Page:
According to statistics, one in every five dogs is affected by arthritis, or more specifically osteoarthritis. It’s a disease that is progressive and is associated with a number of factors which result in degeneration of the joints.
In my opinion, the stats are probably a lot higher. More than one in five. And that’s because too many dog parents see the symptoms of arthritis but classify it as ‘normal slowing down with age’ and they don’t seek professional help until much later – if at all. Arthritis can develop in young dogs – I’ve seen it in dogs between the ages of 1 and 2 – but the odds certainly increase with age. If a dog reaches the age of 7, then they have a 65% chance of developing arthritis.
So in this post, I want to introduce you to the ladder concept for managing dogs with arthritis. There are various rungs to the ladder and we’re going to cover each one. Each rung is a step up in terms of effort (and potentially cost) and, just like in real life, you can go up and down the ladder based on circumstances which can include progression of the disease.
The first rung is about identifying pain and discomfort in your dog. Many owners expect their dog to whimper or cry out as the primary indicator that they are uncomfortable. But that just isn’t true. By the time a dog vocalises, chances are they have been experiencing discomfort for some time and have become very painful.
|There are degrees of difference between discomfort and pain
Discomfort is tolerable. People describing discomfort use words like lingering, annoying, or aching.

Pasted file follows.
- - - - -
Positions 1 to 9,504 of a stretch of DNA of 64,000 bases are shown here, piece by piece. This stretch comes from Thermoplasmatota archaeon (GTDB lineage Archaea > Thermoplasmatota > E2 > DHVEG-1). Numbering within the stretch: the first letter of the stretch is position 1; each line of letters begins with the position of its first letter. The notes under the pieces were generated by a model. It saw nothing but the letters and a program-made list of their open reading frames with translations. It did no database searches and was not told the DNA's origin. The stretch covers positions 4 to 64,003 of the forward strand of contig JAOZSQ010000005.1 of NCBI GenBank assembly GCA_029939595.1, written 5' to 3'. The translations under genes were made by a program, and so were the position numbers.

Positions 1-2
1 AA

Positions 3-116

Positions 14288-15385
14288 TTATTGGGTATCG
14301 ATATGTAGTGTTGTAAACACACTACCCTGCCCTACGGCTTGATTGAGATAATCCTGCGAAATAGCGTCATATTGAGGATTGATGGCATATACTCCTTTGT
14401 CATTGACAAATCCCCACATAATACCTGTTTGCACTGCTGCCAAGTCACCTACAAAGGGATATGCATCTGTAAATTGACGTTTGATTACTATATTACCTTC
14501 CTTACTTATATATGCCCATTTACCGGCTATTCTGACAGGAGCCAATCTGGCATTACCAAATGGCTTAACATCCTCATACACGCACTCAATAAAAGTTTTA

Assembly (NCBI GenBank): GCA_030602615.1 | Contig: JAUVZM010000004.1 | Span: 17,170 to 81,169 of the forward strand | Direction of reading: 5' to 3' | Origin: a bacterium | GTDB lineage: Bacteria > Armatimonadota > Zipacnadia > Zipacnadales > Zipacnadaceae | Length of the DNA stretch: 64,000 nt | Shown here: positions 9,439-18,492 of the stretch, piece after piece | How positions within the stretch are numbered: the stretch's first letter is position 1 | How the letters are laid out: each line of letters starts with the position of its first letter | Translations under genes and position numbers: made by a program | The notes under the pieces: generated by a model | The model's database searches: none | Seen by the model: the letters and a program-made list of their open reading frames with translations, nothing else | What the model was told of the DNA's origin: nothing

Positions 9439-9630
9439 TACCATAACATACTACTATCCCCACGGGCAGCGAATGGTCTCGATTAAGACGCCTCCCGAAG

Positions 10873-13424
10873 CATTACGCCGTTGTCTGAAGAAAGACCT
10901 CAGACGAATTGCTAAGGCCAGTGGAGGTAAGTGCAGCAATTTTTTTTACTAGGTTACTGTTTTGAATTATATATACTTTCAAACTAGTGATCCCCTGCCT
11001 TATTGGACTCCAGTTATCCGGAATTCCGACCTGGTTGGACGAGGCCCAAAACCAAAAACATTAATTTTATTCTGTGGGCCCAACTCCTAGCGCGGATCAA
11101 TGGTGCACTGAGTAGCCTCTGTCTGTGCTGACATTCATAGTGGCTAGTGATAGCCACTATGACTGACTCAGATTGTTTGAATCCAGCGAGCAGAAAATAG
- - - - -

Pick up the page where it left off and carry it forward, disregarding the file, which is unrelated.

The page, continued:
Pain is much more than discomfort. Pain is intense. It changes the way you do things or enjoy your day. When people describe pain they choose words like burning, sharp, or shooting.
Discomfort tells us something is wrong and often helps us manage before the situation becomes painful.
Our dogs are non-verbal communicators. We have to become experts at their non-verbal communication by being keen observers.
In late 2017, for example, I noticed a behavioural change in Izzy. Over the course of about 10 days, it seemed that almost every time I looked over at her, she was licking her left carpus (wrist). And so I took her to the vet and asked for x-rays. These confirmed ”very minor arthritic changes” – so minor that we agreed a regular rubdown with an animal liniment would likely be sufficient rather than requiring pain medication. Izzy was experiencing discomfort and not pain.
Changes can be subtle. My intake questionnaire for new clients is many pages long and I ask questions about mobility and behaviour as well as personally observing the dog’s gait. A reluctance to get out of bed in the morning may not be a sign of laziness, for example. It could be that the dog is stiff after resting all night.
Other signs can include:
- difficulty getting comfortable in bed
- withdrawal from normal activities
- snapping when touched
- pressure sores on the elbows or other joints
- lameness or changes in gait
- scuffing of toe nails
The list goes on…
When we see someone every day (and this includes our pets), we often don’t pick up on small changes. This is a main reason why asking for a professional’s assessment is a good thing to do. They come into your situation with a fresh set of eyes.
Got questions about this post? Please feel free to post a message or contact me through my practice, The Balanced Dog.
Kathleen Crisley, Fear-Free certified professional and specialist in dog massage, rehabilitation and nutrition/food therapy, The Balanced Dog, Christchurch, New Zealand